Alan Rusbridger, former editor in chief of The Guardian in his introduction to the book ‘Wiki Leaks’ by David Leigh and Luke Harding portrays Julian Assange as a new kind of “cyber-messiah”. Here are some interesting quotes from Rusbridger‘s introduction to the book. ”In two cases-involving Barclays Bank and Trafigura-the site had ended up hosting documents which the British courts had ordered to be concealed. There was a bad period in 2008-‘9 when the High Court in London got into the habit of not only banning the publication of documents of high public interest, but simultaneously preventing the reporting of the existence of the court proceedings themselves and the parties involved in them. One London firm of solicitors overreached itself when it even tried to extend the ban to the reporting of parliamentary discussion of material sitting on the WikiLeaks site.
Judges were as nonplussed as global corporations by this new publishing phenomenon. In one hearing in March 2009 the High Court in London decided that no one was allowed to print documents revealing Barclays’ tax avoidance strategies- even though they were there for the whole world to read on the WikiLeak website. The law looked little silly.” WikiLeaks in fact had questioned the whole concept of news dissemination.
Julian Assange, as Rusbridger said in the above introduction to the book, “WikiLeaks” is indeed a new publishing phenomenon. We may question his hacking adventures or use of what is called ‘stolen secrets’; but he has lived dangerously and often not following the rules of the game.
Some of what Assange said may not be palatable to believers in traditional media norms and powerful governments. For example in 1996 he moderated the AUCRYPTO forum, ran Best of Security, a website “giving advice to computer security” that had 5000 subscribers. He questioned systematic abuse of technology by governments against fundamental freedoms of world citizens. In 2012 in the introduction to “Cypherpunks” he contented, “the internet, our greatest tool for emancipation, has been transformed into the most dangerous facilitator of totalitarianism we have ever seen.”
Julian Assange might have got into trouble with the law for extraneous reasons but being in democratic West escaped prosecution for the leaks. The story is different in repressive autocratic regimes. There are details of such instances in one of the issues of ‘Columbia Journalism Review’. Under the broad title PRESS FREEDOM WATCH, Joel Simon has a piece entitled, “Repression Goes Digital-“The internet has become a choke point in the struggle for the free press.” Simon, Executive Director of the Committee to protect journalists’ rights further points out, “the more ominous reality the cat and mouse game unfolding between journalists-professional and amateur – and those repressive regimes in Iran and elsewhere. Yes, the twitter and email have made it possible to get fragmented bits of information out of Iran, but the hard line government in Tehran may be winning the information war by forcing correspondents out of the country or keeping them in their bureaus, shutting down reformist newspapers, rounding up critical bloggers and journalists, and, on occasion disabling the internet and cell service entirely.’’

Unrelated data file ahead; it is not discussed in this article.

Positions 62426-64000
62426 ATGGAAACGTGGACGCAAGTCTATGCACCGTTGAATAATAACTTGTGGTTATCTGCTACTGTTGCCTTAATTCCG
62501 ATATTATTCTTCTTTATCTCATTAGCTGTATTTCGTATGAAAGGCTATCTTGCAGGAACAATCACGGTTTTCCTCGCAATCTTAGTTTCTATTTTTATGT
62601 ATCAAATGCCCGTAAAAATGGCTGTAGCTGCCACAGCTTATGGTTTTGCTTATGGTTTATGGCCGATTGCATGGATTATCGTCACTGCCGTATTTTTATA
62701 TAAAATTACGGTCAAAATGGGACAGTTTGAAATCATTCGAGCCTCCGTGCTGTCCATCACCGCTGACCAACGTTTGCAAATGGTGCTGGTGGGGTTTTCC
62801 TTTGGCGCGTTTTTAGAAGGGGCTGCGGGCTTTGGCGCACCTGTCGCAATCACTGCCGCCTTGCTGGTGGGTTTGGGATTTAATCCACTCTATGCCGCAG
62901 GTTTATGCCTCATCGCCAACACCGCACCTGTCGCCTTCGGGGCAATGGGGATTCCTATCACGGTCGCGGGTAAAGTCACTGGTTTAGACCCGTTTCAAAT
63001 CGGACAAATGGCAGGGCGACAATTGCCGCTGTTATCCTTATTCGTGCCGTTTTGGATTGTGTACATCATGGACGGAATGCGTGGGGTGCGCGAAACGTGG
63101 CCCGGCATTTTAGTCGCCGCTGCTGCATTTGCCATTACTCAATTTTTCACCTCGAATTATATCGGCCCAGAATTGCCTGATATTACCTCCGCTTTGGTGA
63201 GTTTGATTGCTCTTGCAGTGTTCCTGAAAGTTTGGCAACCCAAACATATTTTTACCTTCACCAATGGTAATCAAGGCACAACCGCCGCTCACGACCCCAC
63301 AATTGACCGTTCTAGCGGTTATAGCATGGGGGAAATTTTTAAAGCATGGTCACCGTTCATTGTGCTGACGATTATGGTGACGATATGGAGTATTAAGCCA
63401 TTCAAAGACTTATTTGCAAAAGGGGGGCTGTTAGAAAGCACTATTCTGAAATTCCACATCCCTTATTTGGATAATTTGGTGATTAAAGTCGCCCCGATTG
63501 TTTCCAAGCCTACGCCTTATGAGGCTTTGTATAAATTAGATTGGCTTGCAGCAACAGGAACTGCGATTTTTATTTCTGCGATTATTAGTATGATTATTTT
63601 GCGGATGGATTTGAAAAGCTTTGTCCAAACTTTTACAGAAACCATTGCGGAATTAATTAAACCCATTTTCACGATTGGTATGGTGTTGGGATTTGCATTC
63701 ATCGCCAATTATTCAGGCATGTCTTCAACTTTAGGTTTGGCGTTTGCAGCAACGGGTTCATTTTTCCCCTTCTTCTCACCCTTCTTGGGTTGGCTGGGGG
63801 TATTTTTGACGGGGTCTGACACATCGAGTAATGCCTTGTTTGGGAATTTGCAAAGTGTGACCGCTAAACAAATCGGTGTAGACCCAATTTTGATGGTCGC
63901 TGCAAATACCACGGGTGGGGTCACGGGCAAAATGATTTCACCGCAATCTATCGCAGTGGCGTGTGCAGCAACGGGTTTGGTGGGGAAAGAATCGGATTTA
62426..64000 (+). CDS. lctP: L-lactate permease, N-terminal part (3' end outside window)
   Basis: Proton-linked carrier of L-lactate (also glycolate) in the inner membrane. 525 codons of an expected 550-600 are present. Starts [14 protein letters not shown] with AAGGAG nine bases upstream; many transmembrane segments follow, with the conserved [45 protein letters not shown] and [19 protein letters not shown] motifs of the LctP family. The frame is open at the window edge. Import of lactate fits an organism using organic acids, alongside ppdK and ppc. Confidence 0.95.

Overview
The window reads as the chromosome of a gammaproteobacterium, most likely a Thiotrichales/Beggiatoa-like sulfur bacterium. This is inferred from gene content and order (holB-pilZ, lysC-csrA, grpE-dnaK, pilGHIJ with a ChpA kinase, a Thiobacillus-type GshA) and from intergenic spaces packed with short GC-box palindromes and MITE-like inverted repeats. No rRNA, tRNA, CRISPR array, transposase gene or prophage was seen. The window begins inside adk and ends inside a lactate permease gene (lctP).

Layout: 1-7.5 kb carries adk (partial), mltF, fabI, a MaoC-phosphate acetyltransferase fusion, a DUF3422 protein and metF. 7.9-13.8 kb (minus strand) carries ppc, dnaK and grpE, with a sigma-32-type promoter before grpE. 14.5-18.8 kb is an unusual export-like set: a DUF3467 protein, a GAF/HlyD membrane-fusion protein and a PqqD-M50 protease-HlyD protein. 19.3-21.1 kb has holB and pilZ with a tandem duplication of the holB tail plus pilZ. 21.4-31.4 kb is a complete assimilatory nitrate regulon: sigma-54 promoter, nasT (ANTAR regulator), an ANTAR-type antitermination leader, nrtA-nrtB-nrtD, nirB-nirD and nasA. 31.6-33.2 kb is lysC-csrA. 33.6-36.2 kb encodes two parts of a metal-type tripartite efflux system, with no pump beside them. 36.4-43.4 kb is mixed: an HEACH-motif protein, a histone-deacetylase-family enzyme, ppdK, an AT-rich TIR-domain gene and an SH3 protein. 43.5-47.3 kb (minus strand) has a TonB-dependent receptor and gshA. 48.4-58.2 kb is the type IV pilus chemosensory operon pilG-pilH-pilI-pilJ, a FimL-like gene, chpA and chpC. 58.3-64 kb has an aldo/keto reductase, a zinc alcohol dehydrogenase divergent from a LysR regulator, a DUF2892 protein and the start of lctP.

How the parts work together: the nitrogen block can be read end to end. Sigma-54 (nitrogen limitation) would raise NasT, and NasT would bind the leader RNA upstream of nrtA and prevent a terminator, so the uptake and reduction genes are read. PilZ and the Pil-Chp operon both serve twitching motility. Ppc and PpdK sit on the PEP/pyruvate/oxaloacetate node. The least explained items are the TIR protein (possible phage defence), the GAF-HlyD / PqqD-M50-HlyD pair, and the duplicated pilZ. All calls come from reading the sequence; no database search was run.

Julian Assange may be without any international support as a result of his acts of challenging the mighty nations and powers. Scott Morrison, Prime Minister of his home country of Australia had said that there will be no special treatment for him, obviously as far as his personal liberty is concerned. He will face trial and punishment for his cyber adventures probably in the US. After all, he has hurt some of the most powerful countries and leaders in the world. Yet he has succeeded in showing the power of the cyber media and espousing the freedom of the media. No wonder there are voices from the media who support Assange as a fighter for freedom and upholder of rights of the media. Before his arrest by the British Police last week the UN Working Group on Arbitrary Detention had ruled that the continued attack on his liberty is arbitrary and therefore illegal under the international human rights law. Ben Wizner, director of the Speech, Privacy and Technology Project of the American Civil Liberties Union [ACLU] in an interview to NPR’s Scott Simon said, “No one would choose Julian Assange to be the poster child of the freedom of the press. What worries me is that these kinds of bad facts make bad law. If Assange is prosecuted here, he’ll have no champions on the left or the right. Everyone here will, in some sense applaud what happens to him personally. But those are the cases that can create precedents that will be used against people who are much more personally appealing.” [Courtesy- www.npr.org]
It is uncertain whether Julian Assange would walk free and fight for his right to dissent and continue his brand of investigative journalism.